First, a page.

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Memories of father Vjeko - 2/2
Sunday, 09 September 2007 Written by fra Ivica Perić

fra Vjeko CuricIn the morning fra Vjeko and I were alone for the prayer. After morning prayer we went to celebrate Holy Mass with the people in the Church. After Mass, as is the custom, we went to greet the people. As usual when fra Vjeko was present there was much joking and laughter. Vjeko was especially talented in languages and was able to be intimate with the parishioners using their own native tongue. He knew the Rwandan language, customs and culture of the people. He knew their proverbs, he knew their way of thinking and coming to conclusions. This is by no means an easy feat in a culture where things are expressed so differently to the way Vjeko and I were trained to communicate.

Perhaps part of our political history gave Vjeko an entry point into Rwandan culture as this is also a culture where more is left unsaid than spoken openly. One needs to “feel” the message rather than wait for it to be spoken. Of Vjeko it was said that he knew the language and the proverbs better than many of the natives of the land. This, more than anything else, brought him close to the people and made him beloved by them. This also, of course, made him even more busy with a constant stream of persons needing his attention. Between the construction work and the personal needs of the people he had little time for himself. Yet he still found means to accompany me to Kigali and help me find a way to Uganda. He organized things so well in this as in other parts of life.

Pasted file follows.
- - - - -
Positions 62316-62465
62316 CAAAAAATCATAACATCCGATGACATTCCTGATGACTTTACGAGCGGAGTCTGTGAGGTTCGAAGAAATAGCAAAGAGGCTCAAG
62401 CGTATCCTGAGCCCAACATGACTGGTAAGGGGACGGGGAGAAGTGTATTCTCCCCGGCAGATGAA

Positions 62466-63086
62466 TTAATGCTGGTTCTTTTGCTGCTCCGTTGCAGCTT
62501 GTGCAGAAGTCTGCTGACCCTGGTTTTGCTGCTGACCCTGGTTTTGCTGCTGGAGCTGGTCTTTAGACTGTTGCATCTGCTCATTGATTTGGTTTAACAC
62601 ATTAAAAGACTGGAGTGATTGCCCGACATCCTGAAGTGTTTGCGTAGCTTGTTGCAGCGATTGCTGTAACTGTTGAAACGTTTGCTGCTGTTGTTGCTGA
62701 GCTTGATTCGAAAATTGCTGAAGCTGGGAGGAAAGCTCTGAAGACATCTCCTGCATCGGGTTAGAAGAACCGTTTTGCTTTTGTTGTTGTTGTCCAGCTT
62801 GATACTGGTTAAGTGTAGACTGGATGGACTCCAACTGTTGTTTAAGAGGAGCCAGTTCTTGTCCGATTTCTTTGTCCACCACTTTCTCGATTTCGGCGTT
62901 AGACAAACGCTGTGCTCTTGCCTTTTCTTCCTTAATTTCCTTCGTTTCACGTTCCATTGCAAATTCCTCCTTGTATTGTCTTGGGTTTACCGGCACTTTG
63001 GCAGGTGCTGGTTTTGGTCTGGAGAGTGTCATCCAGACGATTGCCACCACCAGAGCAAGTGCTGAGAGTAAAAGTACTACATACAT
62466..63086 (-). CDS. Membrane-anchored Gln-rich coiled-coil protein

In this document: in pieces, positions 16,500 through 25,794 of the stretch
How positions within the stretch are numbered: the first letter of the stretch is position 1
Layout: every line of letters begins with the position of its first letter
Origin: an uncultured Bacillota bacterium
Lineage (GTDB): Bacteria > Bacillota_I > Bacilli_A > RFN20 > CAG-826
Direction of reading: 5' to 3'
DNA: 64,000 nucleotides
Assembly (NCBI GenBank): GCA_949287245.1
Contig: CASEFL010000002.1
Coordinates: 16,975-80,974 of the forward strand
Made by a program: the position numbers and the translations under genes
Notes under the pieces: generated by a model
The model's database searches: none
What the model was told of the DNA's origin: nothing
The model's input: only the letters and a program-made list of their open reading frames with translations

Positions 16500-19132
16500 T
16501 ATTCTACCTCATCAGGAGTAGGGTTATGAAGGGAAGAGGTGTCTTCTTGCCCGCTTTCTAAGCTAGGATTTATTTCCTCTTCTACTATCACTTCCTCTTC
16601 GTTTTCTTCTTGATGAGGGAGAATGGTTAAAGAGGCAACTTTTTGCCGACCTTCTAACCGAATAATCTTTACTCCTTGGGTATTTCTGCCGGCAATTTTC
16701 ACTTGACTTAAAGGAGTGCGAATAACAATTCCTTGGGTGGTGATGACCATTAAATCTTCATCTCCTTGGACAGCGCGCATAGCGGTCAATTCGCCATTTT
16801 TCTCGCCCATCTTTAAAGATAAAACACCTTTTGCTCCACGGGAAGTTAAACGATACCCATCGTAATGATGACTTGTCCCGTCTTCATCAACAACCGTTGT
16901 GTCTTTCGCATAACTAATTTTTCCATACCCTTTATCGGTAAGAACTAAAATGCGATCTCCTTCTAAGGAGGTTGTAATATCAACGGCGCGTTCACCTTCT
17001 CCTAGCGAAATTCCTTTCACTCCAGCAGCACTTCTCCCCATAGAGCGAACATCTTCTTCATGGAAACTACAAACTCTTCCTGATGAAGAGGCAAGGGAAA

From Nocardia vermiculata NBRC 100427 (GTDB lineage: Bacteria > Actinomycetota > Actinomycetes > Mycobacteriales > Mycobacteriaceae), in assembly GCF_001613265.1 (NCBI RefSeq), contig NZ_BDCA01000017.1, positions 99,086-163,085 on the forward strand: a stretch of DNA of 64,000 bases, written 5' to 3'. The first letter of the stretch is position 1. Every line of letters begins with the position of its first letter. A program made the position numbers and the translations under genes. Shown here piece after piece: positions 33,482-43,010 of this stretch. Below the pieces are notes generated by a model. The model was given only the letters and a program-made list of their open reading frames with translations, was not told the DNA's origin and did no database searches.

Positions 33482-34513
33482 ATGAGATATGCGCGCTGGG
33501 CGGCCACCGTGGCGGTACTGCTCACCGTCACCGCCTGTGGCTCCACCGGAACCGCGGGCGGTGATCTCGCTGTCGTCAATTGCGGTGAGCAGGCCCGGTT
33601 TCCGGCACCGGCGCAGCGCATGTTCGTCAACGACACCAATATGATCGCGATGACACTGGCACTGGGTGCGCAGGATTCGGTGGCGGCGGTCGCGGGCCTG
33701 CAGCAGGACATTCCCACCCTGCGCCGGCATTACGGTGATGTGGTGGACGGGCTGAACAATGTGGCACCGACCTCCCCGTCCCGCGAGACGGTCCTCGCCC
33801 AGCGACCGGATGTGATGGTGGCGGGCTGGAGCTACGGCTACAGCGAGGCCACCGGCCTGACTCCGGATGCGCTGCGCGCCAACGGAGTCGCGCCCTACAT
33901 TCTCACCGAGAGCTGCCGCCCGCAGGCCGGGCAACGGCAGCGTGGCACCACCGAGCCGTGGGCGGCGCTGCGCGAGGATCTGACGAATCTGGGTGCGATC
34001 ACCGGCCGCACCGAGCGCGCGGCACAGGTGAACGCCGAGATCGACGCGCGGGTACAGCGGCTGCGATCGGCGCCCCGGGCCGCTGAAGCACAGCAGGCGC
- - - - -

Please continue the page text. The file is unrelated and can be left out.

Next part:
Traveling from Kivumu to Kigali was quite interesting. There were road blocks every few miles which meant a frequent checking of documents. Such practices would enrage some travelers who would experience a kind of invasion of their privacy. Not Vjeko!!!! With laughter, joking in the local language and a passing of a few hundred francs we continued on our way with no problem beyond the time it took. For a trip that can be done in 30 minutes this trip lasted more than two hours. 

Finally we reached Kigali. Then still more to do. The mention of Uganda brought immediate suspicion, which was to be expected, as during this period there were rebel groups attacking Rwanda from the Ugandan side of the border. These rebels were Rwandans - mainly exiles from previous wars -.

Still after visiting many offices we managed to get a ticket for Uganda. Afterwards we visited don Sebastijan with whom I spent the night, while Vjeko returned to Kivumu. On the following day I flew to Entebbe in Uganda where fra Tomo Andic awaited me.

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